Two questions arise here: First, the constitutionality of section 310; and, secondly, the validity of the order of July 27, 1937, fixing the temporary rates.

Section 310 provides: "(a) The commission may, in any proceeding involving the rates of a public utility brought either upon its own motion or upon complaint, after reasonable notice and hearing, if it be of opinion that the public interest so requires, immediately fix, determine, and prescribe temporary rates to be charged by such public utility, pending the final determination of such rate proceeding. Such temporary rates, so fixed, determined, and prescribed, shall be sufficient to provide a return of not less than five per centum upon the original cost, less accrued depreciation, of the physical property (when first devoted to public use) of such public utility, used and useful in the public service, and if the duly verified reports of such public utility to the commission do not show such original cost, less accrued depreciation of such property, the commission may estimate such cost less depreciation and fix, determine, and prescribe rates as hereinbefore provided.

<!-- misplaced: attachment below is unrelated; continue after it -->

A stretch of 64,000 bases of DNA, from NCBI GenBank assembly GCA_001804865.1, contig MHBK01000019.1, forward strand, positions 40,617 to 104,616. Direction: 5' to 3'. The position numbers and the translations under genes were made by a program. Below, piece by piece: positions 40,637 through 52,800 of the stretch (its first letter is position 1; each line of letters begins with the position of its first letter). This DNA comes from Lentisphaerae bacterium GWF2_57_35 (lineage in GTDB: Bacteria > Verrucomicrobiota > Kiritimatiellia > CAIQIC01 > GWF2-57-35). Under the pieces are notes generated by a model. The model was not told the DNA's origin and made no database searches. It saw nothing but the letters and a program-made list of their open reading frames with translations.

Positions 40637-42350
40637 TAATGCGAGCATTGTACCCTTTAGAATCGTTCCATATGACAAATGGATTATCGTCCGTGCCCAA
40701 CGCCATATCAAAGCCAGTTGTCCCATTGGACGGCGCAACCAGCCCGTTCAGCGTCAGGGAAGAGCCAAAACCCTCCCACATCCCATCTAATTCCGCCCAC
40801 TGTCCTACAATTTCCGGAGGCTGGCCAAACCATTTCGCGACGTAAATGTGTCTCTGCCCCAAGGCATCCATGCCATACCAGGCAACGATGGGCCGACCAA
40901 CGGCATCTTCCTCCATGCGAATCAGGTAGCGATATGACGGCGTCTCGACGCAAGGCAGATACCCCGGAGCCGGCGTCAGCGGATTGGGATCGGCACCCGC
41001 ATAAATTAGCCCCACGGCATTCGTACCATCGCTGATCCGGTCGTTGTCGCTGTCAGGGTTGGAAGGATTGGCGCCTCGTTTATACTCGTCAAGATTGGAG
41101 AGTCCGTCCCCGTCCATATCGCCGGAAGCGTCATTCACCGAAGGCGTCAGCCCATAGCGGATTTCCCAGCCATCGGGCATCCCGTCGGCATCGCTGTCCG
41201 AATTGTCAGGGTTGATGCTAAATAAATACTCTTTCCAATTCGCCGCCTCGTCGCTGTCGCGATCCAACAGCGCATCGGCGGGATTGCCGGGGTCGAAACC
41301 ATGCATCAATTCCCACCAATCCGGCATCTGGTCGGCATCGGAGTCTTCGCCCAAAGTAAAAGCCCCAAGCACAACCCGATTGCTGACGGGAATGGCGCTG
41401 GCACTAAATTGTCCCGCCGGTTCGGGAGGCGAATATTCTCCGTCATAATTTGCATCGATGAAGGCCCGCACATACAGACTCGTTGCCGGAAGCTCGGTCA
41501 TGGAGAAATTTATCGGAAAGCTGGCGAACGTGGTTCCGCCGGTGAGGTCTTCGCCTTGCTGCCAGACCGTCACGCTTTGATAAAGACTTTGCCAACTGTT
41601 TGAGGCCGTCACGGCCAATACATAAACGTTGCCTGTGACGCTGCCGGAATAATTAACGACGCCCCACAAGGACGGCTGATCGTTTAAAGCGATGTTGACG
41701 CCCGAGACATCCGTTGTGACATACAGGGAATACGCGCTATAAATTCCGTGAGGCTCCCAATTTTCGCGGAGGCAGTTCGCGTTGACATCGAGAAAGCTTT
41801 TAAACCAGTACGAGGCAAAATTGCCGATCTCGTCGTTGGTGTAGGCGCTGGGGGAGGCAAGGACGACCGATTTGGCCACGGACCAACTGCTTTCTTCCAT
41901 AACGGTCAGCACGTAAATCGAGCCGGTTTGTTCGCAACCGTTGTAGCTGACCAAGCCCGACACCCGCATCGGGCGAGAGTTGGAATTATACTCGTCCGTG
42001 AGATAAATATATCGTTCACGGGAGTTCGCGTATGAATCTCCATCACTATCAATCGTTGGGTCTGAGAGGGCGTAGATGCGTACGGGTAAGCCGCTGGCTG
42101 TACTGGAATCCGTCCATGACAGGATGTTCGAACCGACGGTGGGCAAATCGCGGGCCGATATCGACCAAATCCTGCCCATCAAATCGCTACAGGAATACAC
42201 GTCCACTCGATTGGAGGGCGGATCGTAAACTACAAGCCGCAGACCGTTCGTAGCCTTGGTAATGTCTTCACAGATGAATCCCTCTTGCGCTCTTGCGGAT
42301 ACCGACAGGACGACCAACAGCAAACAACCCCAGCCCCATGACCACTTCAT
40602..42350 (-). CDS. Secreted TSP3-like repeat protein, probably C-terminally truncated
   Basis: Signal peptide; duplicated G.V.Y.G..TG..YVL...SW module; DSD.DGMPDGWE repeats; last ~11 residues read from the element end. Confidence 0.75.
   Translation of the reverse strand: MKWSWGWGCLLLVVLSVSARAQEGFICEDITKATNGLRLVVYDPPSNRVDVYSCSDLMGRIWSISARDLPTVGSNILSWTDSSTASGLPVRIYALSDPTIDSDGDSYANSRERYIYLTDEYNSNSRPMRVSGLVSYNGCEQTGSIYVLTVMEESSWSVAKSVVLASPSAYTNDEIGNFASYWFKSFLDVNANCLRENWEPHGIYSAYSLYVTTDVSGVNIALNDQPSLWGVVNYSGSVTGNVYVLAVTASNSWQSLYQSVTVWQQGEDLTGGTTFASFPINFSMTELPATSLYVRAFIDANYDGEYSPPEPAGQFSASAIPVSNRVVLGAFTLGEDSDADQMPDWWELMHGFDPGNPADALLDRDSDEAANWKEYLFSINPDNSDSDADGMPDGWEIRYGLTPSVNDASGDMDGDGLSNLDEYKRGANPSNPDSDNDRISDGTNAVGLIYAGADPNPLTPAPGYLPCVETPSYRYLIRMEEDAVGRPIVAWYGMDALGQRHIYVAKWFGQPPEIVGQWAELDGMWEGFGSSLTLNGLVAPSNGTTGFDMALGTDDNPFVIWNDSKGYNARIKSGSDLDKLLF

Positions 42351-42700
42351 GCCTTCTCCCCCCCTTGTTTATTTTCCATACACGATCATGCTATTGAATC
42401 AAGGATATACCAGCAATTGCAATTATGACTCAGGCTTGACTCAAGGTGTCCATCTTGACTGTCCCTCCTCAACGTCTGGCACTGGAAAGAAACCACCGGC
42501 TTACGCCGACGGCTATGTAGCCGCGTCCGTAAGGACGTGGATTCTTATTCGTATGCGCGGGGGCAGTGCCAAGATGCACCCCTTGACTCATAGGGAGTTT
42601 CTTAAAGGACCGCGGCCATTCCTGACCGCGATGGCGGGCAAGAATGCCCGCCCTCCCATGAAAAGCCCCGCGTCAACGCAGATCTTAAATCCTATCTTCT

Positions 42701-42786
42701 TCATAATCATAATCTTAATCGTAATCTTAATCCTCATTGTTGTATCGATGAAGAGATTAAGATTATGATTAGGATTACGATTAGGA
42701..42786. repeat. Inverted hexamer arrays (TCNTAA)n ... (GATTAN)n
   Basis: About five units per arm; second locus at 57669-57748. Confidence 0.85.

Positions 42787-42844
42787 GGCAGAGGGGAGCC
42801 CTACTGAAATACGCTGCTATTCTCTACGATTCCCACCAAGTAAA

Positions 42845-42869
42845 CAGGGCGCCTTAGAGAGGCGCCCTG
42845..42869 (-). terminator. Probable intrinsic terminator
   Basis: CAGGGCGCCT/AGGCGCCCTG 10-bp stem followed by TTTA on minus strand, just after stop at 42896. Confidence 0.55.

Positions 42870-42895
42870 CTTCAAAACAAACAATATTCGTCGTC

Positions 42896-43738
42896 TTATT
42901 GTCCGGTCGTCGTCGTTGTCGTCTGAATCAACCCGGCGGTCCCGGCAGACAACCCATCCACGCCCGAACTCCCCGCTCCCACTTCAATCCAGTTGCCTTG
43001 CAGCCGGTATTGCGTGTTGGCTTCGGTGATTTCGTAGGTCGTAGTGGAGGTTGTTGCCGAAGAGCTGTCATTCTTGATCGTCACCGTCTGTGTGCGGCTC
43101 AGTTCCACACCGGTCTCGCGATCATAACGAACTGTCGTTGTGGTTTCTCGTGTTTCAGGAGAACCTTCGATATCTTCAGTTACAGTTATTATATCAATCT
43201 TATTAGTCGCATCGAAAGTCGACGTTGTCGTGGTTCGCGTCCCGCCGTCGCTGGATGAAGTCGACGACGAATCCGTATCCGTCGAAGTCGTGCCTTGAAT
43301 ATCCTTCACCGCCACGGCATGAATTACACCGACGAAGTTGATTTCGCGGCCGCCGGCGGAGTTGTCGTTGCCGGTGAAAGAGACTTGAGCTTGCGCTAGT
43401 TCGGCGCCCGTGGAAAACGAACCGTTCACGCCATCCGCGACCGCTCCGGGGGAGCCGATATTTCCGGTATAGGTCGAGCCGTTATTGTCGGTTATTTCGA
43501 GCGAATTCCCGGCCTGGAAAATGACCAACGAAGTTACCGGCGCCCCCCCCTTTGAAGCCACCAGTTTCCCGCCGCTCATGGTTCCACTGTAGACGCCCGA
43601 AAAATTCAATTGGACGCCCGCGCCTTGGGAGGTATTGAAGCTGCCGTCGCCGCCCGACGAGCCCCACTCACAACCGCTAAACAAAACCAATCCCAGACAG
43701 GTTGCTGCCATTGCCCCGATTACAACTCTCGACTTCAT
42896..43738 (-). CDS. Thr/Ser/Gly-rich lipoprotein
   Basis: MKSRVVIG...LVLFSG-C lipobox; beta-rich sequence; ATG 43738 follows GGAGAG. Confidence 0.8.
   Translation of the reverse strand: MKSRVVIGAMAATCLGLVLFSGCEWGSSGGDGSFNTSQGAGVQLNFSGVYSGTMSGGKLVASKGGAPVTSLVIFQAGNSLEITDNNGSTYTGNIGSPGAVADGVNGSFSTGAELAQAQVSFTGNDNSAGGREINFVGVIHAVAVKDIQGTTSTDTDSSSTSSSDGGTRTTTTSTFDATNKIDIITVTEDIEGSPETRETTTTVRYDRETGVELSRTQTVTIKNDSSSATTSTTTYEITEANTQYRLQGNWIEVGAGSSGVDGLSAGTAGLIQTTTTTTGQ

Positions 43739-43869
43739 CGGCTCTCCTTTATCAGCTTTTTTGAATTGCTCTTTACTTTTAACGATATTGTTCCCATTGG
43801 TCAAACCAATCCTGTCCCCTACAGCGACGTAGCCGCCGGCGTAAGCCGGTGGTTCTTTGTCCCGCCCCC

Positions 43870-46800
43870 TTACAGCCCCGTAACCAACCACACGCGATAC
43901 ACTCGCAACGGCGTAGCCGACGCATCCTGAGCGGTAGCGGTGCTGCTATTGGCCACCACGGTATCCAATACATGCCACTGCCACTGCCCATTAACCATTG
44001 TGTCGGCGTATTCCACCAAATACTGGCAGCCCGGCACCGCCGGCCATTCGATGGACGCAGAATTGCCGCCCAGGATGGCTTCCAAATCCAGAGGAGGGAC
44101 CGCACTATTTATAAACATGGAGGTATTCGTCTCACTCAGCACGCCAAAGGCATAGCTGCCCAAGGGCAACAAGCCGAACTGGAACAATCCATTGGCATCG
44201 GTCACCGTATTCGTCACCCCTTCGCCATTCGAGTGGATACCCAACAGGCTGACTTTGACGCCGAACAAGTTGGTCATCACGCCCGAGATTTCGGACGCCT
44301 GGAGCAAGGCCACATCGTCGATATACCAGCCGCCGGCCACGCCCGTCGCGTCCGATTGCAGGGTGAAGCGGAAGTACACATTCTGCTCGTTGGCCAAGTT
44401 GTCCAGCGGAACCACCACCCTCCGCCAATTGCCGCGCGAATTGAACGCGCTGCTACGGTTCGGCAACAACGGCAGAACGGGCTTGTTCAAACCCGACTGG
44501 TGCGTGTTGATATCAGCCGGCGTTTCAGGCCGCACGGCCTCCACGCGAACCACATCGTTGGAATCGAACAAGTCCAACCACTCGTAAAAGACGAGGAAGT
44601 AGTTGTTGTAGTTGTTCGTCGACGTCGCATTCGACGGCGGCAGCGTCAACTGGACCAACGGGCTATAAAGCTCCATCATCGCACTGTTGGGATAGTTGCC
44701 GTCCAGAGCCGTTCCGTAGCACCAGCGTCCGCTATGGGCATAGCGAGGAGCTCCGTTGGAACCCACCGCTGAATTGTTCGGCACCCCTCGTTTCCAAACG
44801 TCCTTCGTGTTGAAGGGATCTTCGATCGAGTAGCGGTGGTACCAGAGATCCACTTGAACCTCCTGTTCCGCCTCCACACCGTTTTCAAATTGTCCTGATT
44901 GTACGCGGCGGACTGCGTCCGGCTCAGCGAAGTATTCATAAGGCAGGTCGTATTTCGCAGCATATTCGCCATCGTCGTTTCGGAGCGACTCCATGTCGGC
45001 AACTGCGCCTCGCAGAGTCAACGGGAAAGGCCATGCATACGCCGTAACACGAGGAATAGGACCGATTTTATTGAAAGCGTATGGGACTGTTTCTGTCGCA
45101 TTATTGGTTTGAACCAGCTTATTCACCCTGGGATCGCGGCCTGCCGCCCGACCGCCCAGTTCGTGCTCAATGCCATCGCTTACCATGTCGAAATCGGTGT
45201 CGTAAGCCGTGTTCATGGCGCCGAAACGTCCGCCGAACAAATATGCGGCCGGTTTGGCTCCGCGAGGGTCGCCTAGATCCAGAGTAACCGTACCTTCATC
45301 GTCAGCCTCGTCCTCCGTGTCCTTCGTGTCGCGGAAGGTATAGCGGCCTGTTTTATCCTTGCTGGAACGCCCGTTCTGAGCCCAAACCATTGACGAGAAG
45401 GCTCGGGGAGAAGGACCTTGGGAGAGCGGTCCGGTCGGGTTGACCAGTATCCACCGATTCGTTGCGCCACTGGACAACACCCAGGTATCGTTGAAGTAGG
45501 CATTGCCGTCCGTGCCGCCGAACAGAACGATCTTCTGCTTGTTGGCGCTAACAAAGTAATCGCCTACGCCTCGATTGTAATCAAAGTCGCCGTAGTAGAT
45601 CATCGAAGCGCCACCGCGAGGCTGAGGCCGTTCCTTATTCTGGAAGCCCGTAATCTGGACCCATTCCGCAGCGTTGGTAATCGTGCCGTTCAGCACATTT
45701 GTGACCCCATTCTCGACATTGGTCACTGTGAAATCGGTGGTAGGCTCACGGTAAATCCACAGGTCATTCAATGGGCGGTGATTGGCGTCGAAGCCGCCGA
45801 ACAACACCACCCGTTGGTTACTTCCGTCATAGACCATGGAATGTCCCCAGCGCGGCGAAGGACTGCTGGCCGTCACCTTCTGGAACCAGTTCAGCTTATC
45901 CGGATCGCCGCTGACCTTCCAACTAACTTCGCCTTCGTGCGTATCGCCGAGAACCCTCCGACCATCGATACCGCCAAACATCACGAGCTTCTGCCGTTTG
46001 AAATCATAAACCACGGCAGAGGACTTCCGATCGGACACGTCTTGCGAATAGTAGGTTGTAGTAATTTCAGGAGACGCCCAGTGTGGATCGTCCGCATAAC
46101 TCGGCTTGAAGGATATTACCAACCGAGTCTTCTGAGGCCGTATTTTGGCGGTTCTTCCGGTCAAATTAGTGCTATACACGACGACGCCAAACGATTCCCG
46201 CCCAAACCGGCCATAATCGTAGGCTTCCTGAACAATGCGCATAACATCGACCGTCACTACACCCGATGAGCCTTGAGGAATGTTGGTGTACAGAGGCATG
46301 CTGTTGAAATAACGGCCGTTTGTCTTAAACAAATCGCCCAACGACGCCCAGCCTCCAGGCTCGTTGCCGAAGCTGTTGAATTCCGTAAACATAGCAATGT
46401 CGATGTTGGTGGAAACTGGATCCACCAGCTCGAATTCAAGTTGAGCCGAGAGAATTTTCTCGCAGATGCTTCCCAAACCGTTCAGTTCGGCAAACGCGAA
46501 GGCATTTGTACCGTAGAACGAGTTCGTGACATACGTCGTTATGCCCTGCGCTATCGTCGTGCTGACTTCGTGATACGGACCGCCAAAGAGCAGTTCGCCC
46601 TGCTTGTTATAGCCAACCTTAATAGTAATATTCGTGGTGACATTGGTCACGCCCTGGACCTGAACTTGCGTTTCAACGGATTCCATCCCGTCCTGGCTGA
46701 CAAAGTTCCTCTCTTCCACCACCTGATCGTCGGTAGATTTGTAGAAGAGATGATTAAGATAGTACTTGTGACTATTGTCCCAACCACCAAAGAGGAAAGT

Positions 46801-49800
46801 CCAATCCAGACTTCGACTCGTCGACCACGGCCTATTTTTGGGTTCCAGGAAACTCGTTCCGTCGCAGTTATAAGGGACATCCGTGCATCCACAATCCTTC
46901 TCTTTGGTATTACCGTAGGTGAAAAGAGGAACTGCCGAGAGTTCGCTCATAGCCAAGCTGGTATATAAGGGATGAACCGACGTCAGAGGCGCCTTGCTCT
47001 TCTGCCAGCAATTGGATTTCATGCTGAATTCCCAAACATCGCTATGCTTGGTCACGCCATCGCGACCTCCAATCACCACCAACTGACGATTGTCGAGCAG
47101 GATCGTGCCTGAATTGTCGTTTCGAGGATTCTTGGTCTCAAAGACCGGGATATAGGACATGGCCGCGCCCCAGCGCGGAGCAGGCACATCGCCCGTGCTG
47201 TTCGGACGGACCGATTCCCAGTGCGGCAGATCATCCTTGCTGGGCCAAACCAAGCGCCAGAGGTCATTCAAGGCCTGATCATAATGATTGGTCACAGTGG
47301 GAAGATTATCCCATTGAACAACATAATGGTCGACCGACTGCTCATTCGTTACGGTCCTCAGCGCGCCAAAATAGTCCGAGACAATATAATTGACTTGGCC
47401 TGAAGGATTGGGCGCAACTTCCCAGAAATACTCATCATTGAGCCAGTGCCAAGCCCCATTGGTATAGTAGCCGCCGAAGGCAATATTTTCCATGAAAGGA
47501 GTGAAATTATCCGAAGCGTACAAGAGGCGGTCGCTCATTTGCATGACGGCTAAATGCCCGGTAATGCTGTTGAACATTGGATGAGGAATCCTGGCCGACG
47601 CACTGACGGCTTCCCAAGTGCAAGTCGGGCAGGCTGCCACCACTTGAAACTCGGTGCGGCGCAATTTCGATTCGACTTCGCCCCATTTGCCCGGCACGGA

"(b) If any public utility does not have continuing property records, kept in the manner prescribed by the commission, under the provisions of section five hundred two of this act, then the commission, after reasonable notice and hearing, may establish temporary rates which shall be sufficient to provide a return of not less than an amount equal to the operating income for the year ending December thirty-first, one thousand nine hundred thirty-five, or such other subsequent year as the commission may deem proper, to be determined on the basis of data appearing in the annual report of such public utility to the commission for the year one thousand nine hundred thirty-five, or such other subsequent year as the commission may deem proper, plus or minus such return as the commission may prescribe from time to time upon such net changes of the physical property as are reported to and approved for rate-making purposes by the commission. In determining the net changes of the physical property, the commission may, in its discretion, deduct from gross additions to such physical property the amount charged to operating expenses for depreciation or, in lieu thereof, it may determine such net changes by deducting retirements from the gross additions: Provided, That the commission, in determining, the basis for temporary rates, may make such adjustments in the annual report data as may, in the judgment of the commission, be necessary and proper.

"(c) The commission may, in the manner hereinbefore set forth, fix, determine, and prescribe temporary rates every month, or at any other interval, if it be of opinion that the public interest so requires, and the existence of proceedings begun for the purpose of establishing final rates shall *3 not prevent the commission from changing every month, or at any other interval, such temporary rates as it has previously fixed, determined, and prescribed.